That’s I what I did. I made a few calls, figured out who this guy was and called the sheriff’s office after I couldn’t reach the Constable. A deputy called back and assured me he was going to go pay the guy a visit. That was around 8:30pm.

        Ragland says he’s made several calls to the sheriff’s office and felt they were dismissive of his complaint.

        I talked to Captain Duncan who doesn’t want to make an official comment but, says Ragland has to come in person to make an official police report.

        Gerry, I asked if there’s a law prohibiting a person blocking the road.

        He said it is unlawful to block the road – but, a deputy would have had to witness the road being blocked.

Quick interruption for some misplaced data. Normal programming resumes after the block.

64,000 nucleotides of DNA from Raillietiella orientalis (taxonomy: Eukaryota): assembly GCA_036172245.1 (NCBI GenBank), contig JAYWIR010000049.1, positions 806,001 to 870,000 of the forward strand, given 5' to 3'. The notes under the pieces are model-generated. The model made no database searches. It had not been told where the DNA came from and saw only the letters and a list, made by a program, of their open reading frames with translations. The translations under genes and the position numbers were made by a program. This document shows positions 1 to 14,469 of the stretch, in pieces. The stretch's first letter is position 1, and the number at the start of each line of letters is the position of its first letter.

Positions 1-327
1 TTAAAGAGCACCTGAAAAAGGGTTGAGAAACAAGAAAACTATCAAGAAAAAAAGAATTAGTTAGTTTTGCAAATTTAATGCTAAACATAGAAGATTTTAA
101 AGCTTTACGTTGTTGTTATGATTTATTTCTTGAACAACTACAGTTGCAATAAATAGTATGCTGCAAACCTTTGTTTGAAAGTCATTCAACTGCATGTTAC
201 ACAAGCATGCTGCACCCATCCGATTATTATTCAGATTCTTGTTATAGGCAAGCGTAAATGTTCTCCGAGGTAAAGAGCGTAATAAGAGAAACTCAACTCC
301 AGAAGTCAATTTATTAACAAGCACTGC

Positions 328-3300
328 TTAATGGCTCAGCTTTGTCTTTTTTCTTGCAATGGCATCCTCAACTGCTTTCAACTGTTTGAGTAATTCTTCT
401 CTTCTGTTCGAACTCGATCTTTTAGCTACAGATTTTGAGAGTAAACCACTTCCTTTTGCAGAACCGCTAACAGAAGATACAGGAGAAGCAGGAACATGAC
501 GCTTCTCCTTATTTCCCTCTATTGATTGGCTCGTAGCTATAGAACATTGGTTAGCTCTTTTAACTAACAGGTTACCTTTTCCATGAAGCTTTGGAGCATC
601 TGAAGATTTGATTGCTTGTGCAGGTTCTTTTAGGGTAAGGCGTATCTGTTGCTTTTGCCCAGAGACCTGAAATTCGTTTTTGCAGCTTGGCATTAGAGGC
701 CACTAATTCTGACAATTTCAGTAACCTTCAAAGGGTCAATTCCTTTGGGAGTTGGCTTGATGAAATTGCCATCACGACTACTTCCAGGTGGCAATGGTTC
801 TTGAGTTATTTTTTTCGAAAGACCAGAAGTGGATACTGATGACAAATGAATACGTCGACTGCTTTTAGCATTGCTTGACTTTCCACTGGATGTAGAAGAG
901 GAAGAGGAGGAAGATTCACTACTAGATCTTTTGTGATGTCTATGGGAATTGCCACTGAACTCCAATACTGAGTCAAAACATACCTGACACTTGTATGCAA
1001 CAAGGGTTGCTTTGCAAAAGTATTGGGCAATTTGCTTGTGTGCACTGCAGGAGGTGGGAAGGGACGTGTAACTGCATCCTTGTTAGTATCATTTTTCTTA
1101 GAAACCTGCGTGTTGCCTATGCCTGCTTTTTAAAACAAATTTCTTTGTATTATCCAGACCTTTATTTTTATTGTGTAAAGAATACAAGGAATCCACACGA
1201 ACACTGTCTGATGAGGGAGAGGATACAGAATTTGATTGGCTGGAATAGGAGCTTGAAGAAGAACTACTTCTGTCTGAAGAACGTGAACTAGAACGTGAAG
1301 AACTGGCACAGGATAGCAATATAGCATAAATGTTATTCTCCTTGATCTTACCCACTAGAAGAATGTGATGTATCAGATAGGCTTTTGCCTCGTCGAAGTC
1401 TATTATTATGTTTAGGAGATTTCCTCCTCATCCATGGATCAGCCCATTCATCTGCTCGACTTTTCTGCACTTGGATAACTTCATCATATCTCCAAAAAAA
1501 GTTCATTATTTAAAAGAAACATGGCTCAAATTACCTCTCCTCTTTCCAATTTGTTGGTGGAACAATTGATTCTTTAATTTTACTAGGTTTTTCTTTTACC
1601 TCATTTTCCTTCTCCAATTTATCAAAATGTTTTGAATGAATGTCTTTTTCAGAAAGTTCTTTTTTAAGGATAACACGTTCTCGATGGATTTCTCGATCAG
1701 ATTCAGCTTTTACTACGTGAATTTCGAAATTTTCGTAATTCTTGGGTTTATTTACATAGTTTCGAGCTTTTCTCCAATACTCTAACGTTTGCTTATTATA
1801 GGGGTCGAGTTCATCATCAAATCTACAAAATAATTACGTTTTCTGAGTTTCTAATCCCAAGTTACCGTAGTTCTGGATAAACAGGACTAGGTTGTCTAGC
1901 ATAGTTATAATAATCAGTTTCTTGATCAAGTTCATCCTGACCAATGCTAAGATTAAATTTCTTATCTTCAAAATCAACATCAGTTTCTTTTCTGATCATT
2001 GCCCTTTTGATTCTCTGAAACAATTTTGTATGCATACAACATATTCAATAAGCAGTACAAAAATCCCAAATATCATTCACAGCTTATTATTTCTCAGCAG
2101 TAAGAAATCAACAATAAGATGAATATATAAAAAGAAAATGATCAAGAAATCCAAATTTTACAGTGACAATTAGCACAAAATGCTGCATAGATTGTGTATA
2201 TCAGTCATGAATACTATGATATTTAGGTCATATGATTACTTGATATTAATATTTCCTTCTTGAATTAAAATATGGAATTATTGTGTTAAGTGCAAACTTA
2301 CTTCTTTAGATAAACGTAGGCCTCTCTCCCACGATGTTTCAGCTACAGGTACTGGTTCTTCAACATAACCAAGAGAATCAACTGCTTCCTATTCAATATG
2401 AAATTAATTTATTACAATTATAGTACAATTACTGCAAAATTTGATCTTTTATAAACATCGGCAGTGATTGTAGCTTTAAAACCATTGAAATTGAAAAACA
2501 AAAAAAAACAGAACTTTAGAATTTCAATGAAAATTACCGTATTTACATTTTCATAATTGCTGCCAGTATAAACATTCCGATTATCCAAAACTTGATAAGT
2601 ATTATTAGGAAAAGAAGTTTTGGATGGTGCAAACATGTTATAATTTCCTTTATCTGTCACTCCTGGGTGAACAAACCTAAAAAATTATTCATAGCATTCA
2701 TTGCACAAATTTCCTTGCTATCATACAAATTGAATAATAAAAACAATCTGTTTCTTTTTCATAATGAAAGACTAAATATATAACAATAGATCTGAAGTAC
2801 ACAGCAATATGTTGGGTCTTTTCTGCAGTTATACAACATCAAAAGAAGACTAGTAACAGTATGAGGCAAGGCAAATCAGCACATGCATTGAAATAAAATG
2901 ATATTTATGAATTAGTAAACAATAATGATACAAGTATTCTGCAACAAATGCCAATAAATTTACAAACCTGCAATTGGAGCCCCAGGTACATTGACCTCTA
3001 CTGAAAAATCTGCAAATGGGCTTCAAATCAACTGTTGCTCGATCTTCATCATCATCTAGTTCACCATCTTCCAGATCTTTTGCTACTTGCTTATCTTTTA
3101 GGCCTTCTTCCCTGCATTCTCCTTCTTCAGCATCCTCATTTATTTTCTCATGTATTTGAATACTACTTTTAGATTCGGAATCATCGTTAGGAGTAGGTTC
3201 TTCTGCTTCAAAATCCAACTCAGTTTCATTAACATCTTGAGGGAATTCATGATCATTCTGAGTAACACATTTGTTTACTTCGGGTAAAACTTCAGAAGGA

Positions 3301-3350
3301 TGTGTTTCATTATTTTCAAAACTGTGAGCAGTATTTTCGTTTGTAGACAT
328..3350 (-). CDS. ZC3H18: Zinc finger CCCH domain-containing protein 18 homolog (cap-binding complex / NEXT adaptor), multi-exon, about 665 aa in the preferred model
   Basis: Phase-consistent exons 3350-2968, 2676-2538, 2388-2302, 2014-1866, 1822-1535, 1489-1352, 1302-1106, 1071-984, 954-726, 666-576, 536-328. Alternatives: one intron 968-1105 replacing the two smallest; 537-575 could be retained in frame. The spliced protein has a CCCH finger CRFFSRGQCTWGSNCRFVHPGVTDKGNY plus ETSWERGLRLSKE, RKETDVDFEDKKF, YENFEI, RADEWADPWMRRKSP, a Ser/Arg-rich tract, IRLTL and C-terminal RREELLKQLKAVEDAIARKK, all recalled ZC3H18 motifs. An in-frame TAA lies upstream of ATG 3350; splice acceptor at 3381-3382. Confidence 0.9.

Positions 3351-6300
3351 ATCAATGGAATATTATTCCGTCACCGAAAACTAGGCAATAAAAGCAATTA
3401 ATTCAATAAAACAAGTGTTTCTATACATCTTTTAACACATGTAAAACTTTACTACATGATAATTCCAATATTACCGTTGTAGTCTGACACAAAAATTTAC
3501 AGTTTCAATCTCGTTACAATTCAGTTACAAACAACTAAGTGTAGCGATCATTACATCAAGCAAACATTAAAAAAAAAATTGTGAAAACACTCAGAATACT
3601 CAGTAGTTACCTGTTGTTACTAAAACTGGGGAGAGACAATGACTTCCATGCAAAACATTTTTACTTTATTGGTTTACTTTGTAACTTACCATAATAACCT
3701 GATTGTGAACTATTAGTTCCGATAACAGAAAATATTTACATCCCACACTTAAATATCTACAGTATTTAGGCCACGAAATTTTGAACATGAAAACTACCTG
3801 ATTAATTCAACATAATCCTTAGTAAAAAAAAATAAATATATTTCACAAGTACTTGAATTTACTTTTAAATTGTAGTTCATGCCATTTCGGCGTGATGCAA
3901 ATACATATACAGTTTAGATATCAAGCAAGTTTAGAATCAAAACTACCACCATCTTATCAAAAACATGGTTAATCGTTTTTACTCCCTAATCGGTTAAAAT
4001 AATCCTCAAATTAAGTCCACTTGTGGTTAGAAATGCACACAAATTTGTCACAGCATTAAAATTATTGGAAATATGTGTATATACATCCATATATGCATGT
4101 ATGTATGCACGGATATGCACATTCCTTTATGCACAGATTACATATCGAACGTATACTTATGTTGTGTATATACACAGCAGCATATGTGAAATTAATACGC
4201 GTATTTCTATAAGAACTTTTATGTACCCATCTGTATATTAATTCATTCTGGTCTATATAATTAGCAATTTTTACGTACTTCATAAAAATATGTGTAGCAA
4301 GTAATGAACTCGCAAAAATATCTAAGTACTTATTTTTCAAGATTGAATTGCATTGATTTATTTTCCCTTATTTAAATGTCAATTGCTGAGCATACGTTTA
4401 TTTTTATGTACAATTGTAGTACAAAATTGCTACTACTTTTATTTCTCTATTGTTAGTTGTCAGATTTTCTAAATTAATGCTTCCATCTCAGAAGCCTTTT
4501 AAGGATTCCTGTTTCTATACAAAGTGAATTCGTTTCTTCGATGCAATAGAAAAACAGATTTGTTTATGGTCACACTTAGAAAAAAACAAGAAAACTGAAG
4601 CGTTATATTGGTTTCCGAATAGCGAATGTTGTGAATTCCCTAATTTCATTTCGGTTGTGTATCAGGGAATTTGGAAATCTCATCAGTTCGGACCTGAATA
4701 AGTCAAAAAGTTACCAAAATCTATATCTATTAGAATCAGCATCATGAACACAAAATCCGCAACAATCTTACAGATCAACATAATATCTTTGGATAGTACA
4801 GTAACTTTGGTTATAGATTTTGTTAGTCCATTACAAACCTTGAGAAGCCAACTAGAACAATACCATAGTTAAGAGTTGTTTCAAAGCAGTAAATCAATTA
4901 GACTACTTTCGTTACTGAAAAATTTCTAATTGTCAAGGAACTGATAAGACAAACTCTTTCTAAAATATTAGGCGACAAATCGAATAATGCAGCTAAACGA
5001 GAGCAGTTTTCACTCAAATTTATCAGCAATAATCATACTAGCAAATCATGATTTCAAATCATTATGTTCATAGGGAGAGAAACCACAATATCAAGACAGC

The Facebook post has received more than a-thousand views and comments.

        Ragland says he just wants to be assured by the sheriff that this matter has been addressed so that others don’t experience what he and his son and nephew experienced.

        Ragland has not yet filed an official police report but has called the sheriff’s office several times asking for them to investigate his concerns.

        He lives 2 hours away and the sheriff’s office tells us he would have to file a report in person.

        The sheriff’s office says they won’t do anything until Ragland comes in to make a report.

        Although they have talked to Williams who denies anything happened. KTBS3’s Brenda Teele called his wife who refused to give any comment on behalf of her family before hanging up the phone warning not to call back again.

“I’m James R’s pastor. I’m a white conservative pastor. I know his son personally. So it’s real and it did freak them out. Just to give you an honest heads up” .  –  Mike Connaway

Oh but that is not all…